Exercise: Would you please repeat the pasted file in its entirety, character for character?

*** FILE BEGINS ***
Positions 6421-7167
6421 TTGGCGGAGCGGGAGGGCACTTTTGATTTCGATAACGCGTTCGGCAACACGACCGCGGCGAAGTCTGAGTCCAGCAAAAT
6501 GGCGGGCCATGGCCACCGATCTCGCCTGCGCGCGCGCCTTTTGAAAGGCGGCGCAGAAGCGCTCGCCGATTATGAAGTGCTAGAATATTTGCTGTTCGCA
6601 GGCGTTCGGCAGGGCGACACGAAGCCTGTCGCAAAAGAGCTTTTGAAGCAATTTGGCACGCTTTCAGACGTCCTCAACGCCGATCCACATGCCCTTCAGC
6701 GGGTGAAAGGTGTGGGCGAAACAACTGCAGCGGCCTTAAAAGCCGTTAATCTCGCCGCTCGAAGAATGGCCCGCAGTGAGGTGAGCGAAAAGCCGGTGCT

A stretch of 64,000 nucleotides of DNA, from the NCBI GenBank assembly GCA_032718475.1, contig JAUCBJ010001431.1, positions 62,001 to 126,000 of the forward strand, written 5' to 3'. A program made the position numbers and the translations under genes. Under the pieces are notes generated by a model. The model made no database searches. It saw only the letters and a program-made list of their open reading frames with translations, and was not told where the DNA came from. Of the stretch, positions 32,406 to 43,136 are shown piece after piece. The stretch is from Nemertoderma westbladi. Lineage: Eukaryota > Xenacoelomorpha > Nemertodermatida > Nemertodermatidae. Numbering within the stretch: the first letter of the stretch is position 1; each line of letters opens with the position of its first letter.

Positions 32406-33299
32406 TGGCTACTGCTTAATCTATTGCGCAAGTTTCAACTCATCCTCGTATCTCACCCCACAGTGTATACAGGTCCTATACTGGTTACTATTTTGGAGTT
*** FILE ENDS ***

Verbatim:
Positions 6421-7167
6421 TTGGCGGAGCGGGAGGGCACTTTTGATTTCGATAACGCGTTCGGCAACACGACCGCGGCGAAGTCTGAGTCCAGCAAAAT
6501 GGCGGGCCATGGCCACCGATCTCGCCTGCGCGCGCGCCTTTTGAAAGGCGGCGCAGAAGCGCTCGCCGATTATGAAGTGCTAGAATATTTGCTGTTCGCA
6601 GGCGTTCGGCAGGGCGACACGAAGCCTGTCGCAAAAGAGCTTTTGAAGCAATTTGGCACGCTTTCAGACGTCCTCAACGCCGATCCACATGCCCTTCAGC
6701 GGGTGAAAGGTGTGGGCGAAACAACTGCAGCGGCCTTAAAAGCCGTTAATCTCGCCGCTCGAAGAATGGCCCGCAGTGAGGTGAGCGAAAAGCCGGTGCT

A stretch of 64,000 nucleotides of DNA, from the NCBI GenBank assembly GCA_032718475.1, contig JAUCBJ010001431.1, positions 62,001 to 126,000 of the forward strand, written 5' to 3'. A program made the position numbers and the translations under genes. Under the pieces are notes generated by a model. The model made no database searches. It saw only the letters and a program-made list of their open reading frames with translations, and was not told where the DNA came from. Of the stretch, positions 32,406 to 43,136 are shown piece after piece. The stretch is from Nemertoderma westbladi. Lineage: Eukaryota > Xenacoelomorpha > Nemertodermatida > Nemertodermatidae. Numbering within the stretch: the first letter of the stretch is position 1; each line of letters opens with the position of its first letter.

Positions 32406-33299
32406 TGGCTACTGCTTAATCTATTGCGCAAGTTTCAACTCATCCTCGTATCTCACCCCACAGTGTATACAGGTCCTATACTGGTTACTATTTTGGAGTT